Sound waves clue to the rotation of the Sun

Astronomy Conference: The Sun's `breathing' has been captured by science
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The Independent Online

Science Editor

The Sun is ringing like a celestial bell and, by "listening" to the sound reverberating through it, scientists from Birmingham University believe that its core may be rotating more slowly than it did a decade ago.

At the National Astronomy Meeting in Liverpool yesterday, Dr Yvonne Elsworth said that information about the stellar interior came from listening to the Sun in "breathing mode" - where the surface of the whole star moves in and out, rather as someone's chest expands and contracts as they inhale and exhale.

Researchers had once believed that the core of the Sun rotated twice or three times as fast as the outer surface layers, Dr Elsworth said, but observations of the sound-waves resonating within the Sun showed that the interior was in step with the surface.

Using BiSON, the Birmingham Solar Oscillation Network, the researchers can measure how the surface of the Sun moves in and out to a precision of one part in a hundred billion.

Ironically, none of the measuring instruments is located in Britain. "The weather is not good enough in Britain," Dr Elsworth said. "Our brightest day is appalling."

The BiSON network consists of six instruments around the world: in Tenerife; South Africa; Western and Eastern Australia; Chile and California. "Chile is brilliant," Dr Elsworth said.

In principle, BiSON is rather like the British Empire and the Sun should never set on it, but in practice, Dr Elsworth said, the researchers get measurements for about 80 per cent of the time.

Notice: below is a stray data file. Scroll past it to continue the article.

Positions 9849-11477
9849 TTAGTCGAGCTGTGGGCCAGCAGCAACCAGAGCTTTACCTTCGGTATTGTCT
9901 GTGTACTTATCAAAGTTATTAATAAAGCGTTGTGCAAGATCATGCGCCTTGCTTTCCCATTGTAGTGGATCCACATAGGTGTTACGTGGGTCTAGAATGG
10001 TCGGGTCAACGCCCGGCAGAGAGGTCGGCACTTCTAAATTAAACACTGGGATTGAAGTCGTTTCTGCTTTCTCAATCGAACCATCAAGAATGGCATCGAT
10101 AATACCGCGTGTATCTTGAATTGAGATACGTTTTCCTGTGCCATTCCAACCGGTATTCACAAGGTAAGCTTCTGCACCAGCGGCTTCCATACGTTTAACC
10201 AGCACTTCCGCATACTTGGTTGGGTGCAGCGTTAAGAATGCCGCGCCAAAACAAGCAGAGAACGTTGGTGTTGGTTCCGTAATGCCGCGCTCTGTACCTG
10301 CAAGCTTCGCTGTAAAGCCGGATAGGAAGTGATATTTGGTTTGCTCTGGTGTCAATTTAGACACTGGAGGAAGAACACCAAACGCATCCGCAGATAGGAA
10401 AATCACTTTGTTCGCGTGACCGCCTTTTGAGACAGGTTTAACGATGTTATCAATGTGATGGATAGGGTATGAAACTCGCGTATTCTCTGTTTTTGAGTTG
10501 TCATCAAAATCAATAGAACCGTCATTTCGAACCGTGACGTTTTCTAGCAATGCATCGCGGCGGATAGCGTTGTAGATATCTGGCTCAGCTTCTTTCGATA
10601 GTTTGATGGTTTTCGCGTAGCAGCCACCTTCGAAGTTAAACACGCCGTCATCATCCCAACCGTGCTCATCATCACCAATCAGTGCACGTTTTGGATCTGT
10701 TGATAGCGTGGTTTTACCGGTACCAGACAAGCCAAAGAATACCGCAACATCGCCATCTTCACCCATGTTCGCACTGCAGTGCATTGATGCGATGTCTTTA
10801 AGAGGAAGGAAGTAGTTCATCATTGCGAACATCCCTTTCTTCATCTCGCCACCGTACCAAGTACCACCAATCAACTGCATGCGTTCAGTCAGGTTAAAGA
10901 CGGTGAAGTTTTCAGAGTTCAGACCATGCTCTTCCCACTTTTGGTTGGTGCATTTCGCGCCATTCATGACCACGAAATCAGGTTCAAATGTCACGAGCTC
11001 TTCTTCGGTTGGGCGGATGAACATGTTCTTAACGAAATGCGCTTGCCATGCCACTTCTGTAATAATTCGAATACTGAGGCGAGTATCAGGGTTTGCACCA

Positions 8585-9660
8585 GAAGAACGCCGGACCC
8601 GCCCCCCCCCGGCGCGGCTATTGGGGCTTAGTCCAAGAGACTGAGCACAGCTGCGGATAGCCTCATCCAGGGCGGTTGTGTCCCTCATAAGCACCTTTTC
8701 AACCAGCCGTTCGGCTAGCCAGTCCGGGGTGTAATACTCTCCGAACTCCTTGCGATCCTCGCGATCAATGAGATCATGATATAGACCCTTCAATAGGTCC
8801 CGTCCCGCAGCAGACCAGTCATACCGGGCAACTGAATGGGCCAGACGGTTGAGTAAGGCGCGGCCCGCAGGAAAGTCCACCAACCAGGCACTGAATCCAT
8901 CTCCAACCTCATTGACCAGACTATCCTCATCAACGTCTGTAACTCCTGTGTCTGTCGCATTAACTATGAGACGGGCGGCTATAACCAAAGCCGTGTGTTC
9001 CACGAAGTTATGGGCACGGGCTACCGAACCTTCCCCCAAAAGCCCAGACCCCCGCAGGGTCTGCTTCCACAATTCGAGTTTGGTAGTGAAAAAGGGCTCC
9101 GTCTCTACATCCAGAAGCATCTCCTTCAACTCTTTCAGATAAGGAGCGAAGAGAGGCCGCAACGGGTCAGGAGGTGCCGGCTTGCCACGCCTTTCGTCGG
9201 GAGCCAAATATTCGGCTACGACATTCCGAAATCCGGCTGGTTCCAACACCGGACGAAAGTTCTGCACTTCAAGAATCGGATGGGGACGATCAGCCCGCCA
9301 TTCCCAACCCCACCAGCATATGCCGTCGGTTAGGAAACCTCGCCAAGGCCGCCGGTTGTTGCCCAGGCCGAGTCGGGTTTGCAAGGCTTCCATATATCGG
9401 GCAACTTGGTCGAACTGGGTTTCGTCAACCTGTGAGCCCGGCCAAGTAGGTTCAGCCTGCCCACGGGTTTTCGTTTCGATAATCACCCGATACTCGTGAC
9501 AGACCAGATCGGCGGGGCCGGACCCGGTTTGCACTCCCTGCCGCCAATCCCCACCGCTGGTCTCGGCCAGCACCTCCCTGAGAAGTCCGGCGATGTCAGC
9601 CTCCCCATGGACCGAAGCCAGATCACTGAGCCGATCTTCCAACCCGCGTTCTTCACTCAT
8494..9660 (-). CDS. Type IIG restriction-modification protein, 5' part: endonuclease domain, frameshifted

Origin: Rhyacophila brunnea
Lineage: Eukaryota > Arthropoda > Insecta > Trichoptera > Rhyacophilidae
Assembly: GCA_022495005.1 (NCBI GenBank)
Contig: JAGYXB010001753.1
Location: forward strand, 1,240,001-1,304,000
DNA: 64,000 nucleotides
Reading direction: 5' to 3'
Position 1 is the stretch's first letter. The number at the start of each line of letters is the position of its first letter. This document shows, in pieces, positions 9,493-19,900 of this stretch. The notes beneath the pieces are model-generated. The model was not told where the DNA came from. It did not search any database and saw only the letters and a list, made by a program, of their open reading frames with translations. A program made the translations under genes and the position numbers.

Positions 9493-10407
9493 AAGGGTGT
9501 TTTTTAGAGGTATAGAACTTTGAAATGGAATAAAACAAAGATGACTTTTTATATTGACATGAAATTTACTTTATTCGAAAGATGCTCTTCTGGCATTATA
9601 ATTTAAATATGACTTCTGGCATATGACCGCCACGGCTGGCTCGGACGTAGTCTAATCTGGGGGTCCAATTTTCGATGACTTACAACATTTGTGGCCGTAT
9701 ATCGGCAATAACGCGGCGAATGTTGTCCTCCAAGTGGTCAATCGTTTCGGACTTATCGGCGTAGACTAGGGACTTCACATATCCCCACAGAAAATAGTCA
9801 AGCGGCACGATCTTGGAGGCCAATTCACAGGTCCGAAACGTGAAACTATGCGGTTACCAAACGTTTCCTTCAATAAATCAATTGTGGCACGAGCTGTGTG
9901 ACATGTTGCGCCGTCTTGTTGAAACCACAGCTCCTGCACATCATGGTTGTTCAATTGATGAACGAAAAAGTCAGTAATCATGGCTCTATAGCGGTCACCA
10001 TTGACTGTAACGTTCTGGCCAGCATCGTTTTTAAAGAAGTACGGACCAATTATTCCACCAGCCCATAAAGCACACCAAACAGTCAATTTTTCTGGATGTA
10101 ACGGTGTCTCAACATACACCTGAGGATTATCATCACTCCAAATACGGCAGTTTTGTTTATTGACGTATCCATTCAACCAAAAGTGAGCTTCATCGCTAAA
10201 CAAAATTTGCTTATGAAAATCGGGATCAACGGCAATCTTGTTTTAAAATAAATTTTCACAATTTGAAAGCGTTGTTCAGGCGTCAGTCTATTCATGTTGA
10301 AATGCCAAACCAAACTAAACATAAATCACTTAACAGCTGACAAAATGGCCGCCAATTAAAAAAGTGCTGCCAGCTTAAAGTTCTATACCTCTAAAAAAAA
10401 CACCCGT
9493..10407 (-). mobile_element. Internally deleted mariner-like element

According to Dr Bill Chaplin, one of Dr Elsworth's colleagues in the Department of Physics and Space Science at the university, the researchers have been re-analysing the good quality data recorded since 1981.

"We have found that perhaps there may be tentative evidence for the core rotation rate having decreased since 1981."

Although there is a well-known 11-year solar cycle - linked among other things to sun-spot activity, there is also a less well known 22-year cycle in magnetic activity in the Sun and any decrease in the core rotation rate may be linked with this, Dr Chaplin speculated.

The Sun as a whole is spinning much more slowly than younger stars are known to do, and it is thought that the braking mechanism is a form of magnetic drag connected with the stream of charged sub-atomic particles being ejected in the solar wind.

Dr Chaplin stressed, however, that the data were only revealing hints of a core slowdown. "We need more data. You need good coverage to beyond the year 2000," he said.

Dr Chaplin believes the results from BiSON may also help solve the long- standing "solar neutrino problem" - experiments on earth are detecting only about one-third of the quantity of a particularly exotic sub-nuclear particle, the neutrino, that nuclear theory would predict. BiSON's results show that we understand solar physics fairly well, Dr Chaplin said, so the "loss" of neutrinos must occur en route to Earth as the original particles transmute themselves into other, unobserved types of neutrino.